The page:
Leonard Langat (59:18) ran his lifetime best when finishing second at Roma Ostia in 2016 and more recently finished second at the Hague with 59:41 last year. He has also recorded top five finishes in Barcelona, Istanbul, Gothenbourg and Yanzhou.
Shadrack Kimining (59:42) was the winner in Cardiff back in 2016 at what was his first race outside of his native Kenya. Kimining has made something of a breakthrough this year, going under the hour mark for Half Marathon with a 59:42 clocking at the Ras Al Kaimah Half Marathon in February. John Lotiang (60:08) is another former Cardiff winner (2017) who will be in action in Cardiff.
Teshome Mekonnen (60:02) has come agonisingly close to the hour mark in the past and will hope to dip under in Cardiff. He was the fourth Ethiopian scorer at the IAAF World Championships in Cardiff in 2016.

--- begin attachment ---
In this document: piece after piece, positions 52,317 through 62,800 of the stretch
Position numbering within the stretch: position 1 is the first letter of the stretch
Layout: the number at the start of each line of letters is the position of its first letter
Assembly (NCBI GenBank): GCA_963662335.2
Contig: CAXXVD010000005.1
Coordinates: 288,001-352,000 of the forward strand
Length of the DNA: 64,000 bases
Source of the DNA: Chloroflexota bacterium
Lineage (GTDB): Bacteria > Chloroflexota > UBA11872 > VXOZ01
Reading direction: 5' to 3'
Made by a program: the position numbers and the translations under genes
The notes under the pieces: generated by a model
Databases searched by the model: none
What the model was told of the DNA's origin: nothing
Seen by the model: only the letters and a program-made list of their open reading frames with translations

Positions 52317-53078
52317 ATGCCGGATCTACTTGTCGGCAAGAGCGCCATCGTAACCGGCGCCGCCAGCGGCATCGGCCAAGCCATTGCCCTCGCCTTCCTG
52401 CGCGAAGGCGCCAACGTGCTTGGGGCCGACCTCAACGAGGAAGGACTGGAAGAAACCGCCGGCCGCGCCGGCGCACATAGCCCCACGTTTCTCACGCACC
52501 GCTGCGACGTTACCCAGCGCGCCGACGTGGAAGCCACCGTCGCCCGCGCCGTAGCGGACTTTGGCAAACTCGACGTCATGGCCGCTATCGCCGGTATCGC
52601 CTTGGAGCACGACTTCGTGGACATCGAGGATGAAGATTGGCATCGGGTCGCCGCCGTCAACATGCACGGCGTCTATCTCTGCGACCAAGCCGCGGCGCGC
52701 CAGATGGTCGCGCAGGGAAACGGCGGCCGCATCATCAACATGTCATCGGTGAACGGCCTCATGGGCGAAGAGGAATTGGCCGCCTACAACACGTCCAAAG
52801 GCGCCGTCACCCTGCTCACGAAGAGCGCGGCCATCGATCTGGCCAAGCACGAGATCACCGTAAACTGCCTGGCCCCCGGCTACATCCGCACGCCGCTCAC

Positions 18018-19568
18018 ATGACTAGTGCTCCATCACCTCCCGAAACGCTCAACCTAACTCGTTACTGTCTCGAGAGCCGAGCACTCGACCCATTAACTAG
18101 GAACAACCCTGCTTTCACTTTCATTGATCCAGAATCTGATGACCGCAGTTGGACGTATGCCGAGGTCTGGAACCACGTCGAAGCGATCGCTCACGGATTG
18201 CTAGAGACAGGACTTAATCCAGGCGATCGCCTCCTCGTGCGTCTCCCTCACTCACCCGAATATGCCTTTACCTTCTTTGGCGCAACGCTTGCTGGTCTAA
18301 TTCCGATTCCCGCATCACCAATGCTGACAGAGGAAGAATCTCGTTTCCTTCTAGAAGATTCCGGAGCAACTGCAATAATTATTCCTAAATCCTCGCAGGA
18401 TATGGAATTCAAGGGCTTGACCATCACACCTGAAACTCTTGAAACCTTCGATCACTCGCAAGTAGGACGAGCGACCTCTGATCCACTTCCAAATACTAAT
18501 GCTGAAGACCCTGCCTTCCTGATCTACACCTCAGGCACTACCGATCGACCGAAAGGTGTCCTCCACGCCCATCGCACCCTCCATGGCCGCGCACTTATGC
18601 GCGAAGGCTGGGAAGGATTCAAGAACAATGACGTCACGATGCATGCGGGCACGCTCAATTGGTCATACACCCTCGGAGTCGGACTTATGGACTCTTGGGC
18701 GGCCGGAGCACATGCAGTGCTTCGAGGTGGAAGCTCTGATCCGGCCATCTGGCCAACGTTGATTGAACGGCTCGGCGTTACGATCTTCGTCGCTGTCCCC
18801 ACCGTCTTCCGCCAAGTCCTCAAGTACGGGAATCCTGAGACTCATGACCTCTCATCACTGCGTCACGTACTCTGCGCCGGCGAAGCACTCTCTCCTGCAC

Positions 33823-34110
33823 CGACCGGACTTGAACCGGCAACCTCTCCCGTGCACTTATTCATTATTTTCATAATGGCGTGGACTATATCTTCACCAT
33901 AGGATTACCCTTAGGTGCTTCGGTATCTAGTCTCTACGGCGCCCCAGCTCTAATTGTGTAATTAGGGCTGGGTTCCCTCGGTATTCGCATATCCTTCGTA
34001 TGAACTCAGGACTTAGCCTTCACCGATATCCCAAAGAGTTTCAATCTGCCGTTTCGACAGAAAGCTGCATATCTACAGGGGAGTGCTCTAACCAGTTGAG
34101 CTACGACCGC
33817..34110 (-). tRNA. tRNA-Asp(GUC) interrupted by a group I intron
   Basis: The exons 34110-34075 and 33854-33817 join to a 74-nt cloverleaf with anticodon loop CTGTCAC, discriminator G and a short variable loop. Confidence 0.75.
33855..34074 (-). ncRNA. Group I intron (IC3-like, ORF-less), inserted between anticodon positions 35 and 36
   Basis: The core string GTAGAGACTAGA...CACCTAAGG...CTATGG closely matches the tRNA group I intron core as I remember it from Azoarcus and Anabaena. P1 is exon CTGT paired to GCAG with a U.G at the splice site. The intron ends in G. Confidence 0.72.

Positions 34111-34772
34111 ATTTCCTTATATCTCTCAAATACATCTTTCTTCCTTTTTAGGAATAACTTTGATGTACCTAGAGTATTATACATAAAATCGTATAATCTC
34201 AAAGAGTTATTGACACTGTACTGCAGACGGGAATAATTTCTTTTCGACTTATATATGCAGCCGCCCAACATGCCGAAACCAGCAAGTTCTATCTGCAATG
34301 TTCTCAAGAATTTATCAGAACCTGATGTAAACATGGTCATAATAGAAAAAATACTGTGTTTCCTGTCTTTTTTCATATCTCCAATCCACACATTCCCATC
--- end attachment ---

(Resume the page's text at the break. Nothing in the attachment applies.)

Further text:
Kennedy Kimutai has run 27:38 for 10km on the road and will be making a well anticipated Half Marathon debut in Cardiff.
The women’s race will be equally as competitive this year as athletes chase the course record of 65:51 set by Edith Chelimo in 2017.
Paskalia Kipkoech (67:17) is another global medallist coming to Wales. She claimed bronze at the IAAF World Half Marathon Championships in 2012, with recent form including a 67:38 clocking in February.
Kipkoech is familiar with Cardiff after finishing seventh at the IAAF World Championships here in 2016 and was a member of the Gold medal winning team on that occasion.
Lucy Cheruiyot (67:23) was fourth at the 2019 Sportismo Prague Half Marathon one place behind Lydia Mathathi (67:51) who is next fastest for Cardiff.
Azmera Abreha (69:55) is an exciting prospect owing to her performances in the Marathon which includes second at the 2018 Shanghai International Marathon and a 2:21.51 best for the distance. She is joined by fellow Ethiopian Birhan Mihretu (69:33).(09/27/2019) ⚡AMP